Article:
Like the other southern ducks, the sexes of the ducks are similar. White-cheeked pintails are mainly brown with cheeks that are white in color, and the bill is gray and red-based. They are medium in size, and the color is the same for the male and the female. The throat and the tail are always contrasting with their brown body.
White-cheeked pintails are cute in their appearance as they look somewhat similar to the species of ducks. These aquatic animals are medium in size, and their color is similar to that of the other southern ducks. Therefore, white-cheeked pintails are cute in their appearance.
White-cheeked pintails use vocalization when they communicate with each other. Males communicate with the help of whistles, while females communicate with the help of a low quack sound of four to eight syllables. These ducks vocalize when they are mating.
White-cheeked pintails are medium in size as compared to the other species. Their range of size is 17-20 in (38-50 cm), and the wingspan is 21.6-25.5 in (55-65 cm).
The average speed of this duck species while migrating from its habitat near lakes to the wintering grounds is 48 mph (77.2 kph). This bird species usually tends to fly even faster with rapid wing beats when they see a predator approaching them.
White-cheeked pintails weigh around 1.10 lb (0.5 kg). They're 20 times lighter than the trumpeter swan.
The male species of white-cheeked pintails are called drakes, and the female species of white-cheeked pintails are known as hens. The male and the female come together only during the time of their mating in the Galapagos Islands.
The baby white-cheeked pintails are called ducklings. These young animals get sexually matured approximately one to two years after being born.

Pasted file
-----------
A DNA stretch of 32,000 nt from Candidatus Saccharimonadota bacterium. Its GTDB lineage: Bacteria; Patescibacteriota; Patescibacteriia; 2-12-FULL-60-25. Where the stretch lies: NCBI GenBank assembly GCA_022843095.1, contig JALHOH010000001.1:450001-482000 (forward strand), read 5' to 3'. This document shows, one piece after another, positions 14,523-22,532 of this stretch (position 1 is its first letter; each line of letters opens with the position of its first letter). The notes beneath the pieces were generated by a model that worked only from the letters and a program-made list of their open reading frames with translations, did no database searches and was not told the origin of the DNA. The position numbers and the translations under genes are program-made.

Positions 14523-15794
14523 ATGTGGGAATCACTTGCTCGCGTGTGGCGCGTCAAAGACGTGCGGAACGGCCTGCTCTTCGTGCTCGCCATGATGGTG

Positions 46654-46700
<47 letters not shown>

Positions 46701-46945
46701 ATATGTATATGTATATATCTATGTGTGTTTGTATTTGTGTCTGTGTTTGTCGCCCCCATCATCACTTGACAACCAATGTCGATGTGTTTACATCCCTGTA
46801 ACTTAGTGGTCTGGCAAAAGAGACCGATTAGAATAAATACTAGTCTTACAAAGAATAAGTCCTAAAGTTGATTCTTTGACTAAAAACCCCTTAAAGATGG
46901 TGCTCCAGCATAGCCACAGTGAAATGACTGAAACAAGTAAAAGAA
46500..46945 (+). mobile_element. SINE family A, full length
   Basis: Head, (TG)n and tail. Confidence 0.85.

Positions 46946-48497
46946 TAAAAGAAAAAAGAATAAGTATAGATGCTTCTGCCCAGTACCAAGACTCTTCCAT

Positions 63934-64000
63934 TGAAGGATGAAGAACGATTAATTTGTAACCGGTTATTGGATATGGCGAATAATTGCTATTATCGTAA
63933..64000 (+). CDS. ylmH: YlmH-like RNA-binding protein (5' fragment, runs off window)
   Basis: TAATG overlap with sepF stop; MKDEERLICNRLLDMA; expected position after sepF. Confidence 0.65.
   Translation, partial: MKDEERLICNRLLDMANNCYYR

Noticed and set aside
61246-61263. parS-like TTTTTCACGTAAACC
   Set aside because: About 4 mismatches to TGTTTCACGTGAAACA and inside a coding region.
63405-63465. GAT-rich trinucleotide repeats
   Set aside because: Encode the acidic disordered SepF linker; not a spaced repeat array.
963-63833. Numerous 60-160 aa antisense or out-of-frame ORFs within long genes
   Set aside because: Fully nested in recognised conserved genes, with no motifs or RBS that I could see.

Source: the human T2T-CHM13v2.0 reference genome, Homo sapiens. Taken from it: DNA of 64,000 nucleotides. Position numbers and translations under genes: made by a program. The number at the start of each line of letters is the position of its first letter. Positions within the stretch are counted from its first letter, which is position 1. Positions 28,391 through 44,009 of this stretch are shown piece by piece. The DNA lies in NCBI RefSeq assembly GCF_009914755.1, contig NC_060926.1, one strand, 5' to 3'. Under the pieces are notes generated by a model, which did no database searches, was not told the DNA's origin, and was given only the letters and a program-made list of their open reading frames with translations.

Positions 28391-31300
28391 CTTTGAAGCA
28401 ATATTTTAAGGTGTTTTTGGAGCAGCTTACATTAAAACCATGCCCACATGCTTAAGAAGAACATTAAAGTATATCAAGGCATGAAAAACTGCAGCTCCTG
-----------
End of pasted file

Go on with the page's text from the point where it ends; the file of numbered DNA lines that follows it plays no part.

White-cheeked pintails are omnivores in terms of their food habits. This duck species usually feeds on aquatic plants and also small creatures, which they obtain with the help of the dabbling process. They also eat nutritious widgeon grass and plants. They are usually found feeding on the ground near vegetation and water. The process by which they grab their food in water as well as on the ground is known as dabbling. Yellow-crowned herons, white land crabs, laughing gulls, and rats are known predators of this pintail. There have been cases of the American bullfrog feeding on the ducklings.
White-cheeked pintails are not dangerous to human beings. Rather, human beings hunt white-cheeked pintails along with geese and swans in America during the hunting season. Therefore, white-cheeked pintails pose no danger to humans.
No, you cannot pet a white-cheeked pintail as it is illegal to own a white-cheeked pintail as these birds are protected by the Migratory Bird Treaty Acts. It is also illegal to sell white-cheeked pintails without a special permit.
The overall population of white-cheeked pintails is said to feature around 10,000 individuals. The population of white-cheeked pintails is said to be decreasing, and therefore, they are protected under special laws.
The female white-cheeked pintails are slightly duller in color and have a bill that is light in color as compared to males.
The other common names for white-cheeked pintails are Anas bahamensis, Bahama pintail, or summer duck.
Yes, white-cheeked pintails are dabbling ducks that have a gray-blue bill and also a red spot at their base. Their size and appearance are similar to that of the ducks Therefore, white-cheeked pintails are a duck species.
Here at Kidadl, we have carefully created lots of interesting family-friendly animal facts for everyone to discover! For more relatable content, check out these bean goose facts and cock-of-the-rock facts pages.
You can even occupy yourself at home by coloring in one of our free printable white-cheeked pintail coloring pages.